Lamont Causey and his his family have lived in the Detroit area for nearly 70 years. He was seven years old when the riots occurred. He remembers when two of his uncles were arrested in his backyard for going to the afterhours joints. He remembers when the street lights were knocked out during the day time causing it to be black at night.

Kirk Sanders was 6 years old and he also remembers that time clearly. “The National Guard was patrolling the streets and alleyways looking for looters and checking houses for stolen property. When they came to our house, I just knew we were going to jail or be shot or something. I was scared because I looted and ended up with toys and two pair of shoes that were both left foot. So I started crying cause I wanted to go back and get the right shoes, but couldn’t.”  He laughs now, but at the time it was a terrifying experience. Mr. Causey and Mr. Sanders helped organize a 50th anniversary commemoration of the Detroit riots in the city.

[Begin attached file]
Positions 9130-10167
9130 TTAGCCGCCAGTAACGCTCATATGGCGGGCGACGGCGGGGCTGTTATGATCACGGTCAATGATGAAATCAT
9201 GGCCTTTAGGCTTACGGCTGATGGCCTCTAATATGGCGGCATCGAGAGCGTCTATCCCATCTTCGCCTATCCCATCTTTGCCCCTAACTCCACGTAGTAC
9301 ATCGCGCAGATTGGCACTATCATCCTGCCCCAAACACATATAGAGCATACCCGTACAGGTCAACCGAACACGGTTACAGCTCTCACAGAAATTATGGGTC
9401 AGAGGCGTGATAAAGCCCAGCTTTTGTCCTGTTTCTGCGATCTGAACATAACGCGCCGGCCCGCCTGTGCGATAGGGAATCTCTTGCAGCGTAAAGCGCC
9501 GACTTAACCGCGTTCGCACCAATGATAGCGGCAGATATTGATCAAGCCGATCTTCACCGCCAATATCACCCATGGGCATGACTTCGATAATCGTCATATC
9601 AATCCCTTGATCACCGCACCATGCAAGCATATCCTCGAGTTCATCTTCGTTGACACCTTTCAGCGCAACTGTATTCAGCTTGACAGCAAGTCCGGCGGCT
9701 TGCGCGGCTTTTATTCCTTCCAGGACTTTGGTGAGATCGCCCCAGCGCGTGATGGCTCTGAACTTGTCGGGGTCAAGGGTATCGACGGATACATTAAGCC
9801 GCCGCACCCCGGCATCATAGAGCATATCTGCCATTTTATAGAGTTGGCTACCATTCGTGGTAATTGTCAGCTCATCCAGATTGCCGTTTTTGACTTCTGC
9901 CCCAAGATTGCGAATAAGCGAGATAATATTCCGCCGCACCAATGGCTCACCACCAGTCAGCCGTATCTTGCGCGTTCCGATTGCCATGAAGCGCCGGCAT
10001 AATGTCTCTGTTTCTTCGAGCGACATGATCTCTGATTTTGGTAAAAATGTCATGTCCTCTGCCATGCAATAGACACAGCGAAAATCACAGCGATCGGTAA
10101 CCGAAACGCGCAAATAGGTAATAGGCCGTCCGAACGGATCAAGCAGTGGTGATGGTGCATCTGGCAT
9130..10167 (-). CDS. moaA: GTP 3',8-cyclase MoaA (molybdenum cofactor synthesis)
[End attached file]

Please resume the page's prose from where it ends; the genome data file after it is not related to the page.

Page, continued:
Back then, beleaguered on all sides, President Lyndon Johnson ordered a National Commission on Civil Disorders, literally before law and order had been restored in Detroit. It was headed by Illinois Governor Otto Kerner, and was known as the “Kerner Commission.” The President challenged the commission to answer three questions in their findings: “What happened? Why did it happen? What can be done to prevent it from happening again and again?”

The resulting report codified the language: “Our nation is moving toward two societies, one Black, and one White—separate and unequal.” And so the society remains, to this date.